Amanda Brewer is a remarkable woman. Forced to abandon three-day eventing after a catalogue of disasters she refused to give up riding and found solace in dressage. Kathryn Roberts talks to the sport's unsung hero.
The expression on Amanda's face is one of sadness: "We had to have him put down. His bones were literally crumbling...nothing could be done." She is of course referring to The Thomas, her three-day eventer who was tragically diagnosed as having severe arthritis six years ago. "It was so hard to take. He had immense talent and was so gentle...caring..."
As Amanda's voice trails off one has to admire her steely resolve and remarkable focus through some truly testing times.
Amanda's career began in her native country, Australia. Here she was a well-known three-day eventer achieving excellent results at leading competitions such as Gawler and Melbourne. With the wealth of eventing knowledge far greater in Europe, however, she travelled to the UK and worked on her yard before training with Captain Mark Phillips for four-and-a-half-years.
Amanda on Barkala Beaver
At her first event with The Thomas in England, Amanda suffered a nasty fall but remounted despite excruciating pain in her lower leg. It wasn't until she completed the course and received medical attention that Amanda learned she had smashed her talus bone and dislocated her ankle.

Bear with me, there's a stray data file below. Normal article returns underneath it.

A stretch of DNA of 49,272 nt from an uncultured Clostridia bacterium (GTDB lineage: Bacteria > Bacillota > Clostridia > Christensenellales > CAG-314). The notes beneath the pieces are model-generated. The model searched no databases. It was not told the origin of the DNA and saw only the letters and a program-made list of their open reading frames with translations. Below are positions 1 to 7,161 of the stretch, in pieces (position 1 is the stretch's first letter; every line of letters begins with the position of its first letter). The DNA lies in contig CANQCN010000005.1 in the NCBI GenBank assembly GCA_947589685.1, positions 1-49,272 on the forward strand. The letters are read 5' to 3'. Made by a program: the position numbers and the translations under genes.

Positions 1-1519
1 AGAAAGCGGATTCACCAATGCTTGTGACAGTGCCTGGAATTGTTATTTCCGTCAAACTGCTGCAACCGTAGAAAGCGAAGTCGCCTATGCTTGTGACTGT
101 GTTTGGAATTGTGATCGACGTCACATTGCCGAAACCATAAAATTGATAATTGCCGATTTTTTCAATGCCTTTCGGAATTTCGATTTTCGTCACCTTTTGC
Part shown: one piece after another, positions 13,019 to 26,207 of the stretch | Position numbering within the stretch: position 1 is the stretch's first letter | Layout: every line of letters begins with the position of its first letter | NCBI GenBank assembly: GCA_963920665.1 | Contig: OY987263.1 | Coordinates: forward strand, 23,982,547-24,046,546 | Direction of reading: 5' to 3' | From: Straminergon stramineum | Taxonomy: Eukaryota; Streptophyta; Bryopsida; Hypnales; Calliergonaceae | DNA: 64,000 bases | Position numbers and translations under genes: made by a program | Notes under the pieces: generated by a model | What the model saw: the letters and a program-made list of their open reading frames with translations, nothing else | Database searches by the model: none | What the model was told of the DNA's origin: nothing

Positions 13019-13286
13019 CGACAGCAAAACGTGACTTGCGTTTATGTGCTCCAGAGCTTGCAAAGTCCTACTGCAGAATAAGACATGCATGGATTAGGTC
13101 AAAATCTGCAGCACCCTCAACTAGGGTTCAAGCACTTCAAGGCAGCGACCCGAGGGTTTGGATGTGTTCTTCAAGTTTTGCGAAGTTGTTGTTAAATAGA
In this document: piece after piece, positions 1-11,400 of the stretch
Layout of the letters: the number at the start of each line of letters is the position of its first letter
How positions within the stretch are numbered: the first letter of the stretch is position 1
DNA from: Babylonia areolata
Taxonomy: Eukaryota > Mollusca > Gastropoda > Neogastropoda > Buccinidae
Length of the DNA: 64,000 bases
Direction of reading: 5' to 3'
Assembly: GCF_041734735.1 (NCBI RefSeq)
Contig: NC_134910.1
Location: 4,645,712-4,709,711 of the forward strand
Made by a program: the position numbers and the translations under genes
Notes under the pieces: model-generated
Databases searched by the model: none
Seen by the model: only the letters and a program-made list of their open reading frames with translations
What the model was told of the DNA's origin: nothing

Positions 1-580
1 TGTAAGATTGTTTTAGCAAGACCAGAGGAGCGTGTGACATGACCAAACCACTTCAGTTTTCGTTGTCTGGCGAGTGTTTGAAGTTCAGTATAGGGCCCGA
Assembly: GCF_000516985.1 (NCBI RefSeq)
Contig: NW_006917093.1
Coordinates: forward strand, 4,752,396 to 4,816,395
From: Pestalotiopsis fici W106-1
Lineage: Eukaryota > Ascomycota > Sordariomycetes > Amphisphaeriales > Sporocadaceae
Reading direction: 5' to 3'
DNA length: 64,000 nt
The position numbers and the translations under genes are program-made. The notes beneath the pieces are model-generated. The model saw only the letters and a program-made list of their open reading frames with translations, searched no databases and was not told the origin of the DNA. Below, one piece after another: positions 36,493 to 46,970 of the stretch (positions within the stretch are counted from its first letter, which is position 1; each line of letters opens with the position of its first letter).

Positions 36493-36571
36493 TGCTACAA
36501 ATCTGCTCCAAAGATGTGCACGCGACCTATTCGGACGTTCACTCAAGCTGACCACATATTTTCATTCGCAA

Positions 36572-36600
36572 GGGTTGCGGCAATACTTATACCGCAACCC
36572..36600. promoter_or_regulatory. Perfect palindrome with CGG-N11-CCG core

Amanda tried to get on with her life as best she could but then followed the devastating news that she might not be able to walk properly again, let alone ride.
"Luckily someone told me about this brilliant physiotherapist and I discovered Mary Bromiley. Without her I would never have got back into the saddle, and I could never have imagined a life without riding."
After what can only be described as the most difficult 14 months of her life, Amanda eventually started riding again.
The Thomas was put down soon after, however and Amanda began experiencing problems with another of her horses, Barkala Beaver.
Due to being too short-coupled in the back, he had major problems with drop fences at Advanced level. It was at this point Amanda decided to channel her energies solely into dressage and started training with Mark Philipps's wife, Sandy an American-born top international dressage rider.
Sandy invited Amanda to accompany her to Germany. "Sandy was going over for instruction with Conrad Schumacher and naturally I jumped at it."
Her aim was to receive schooling from Sandy in addition to watching Conrad teach, an extremely exciting prospect! Even more exciting, however, was when Conrad watched the end of Amanda's first lesson with Sandy and then proceeded to teach her himself!
"I couldn't believe it when Conrad started to teach me," Amanda explains excitedly. "He worked with me on canter pirouette, which I hadn't been expecting at all. To my amazement, when we finished he said "We'll carry on tomorrow."
Conrad Schumacher has a wealth of dressage knowledge and extends this only to a select few who he believes have true international potential. He is one of, if not the, main reason behind Germany's outstanding dressage success in recent years. Very much aware of this, Amanda seized the opportunity to gain as much knowledge and experience as possible to take Beaver as far as she could.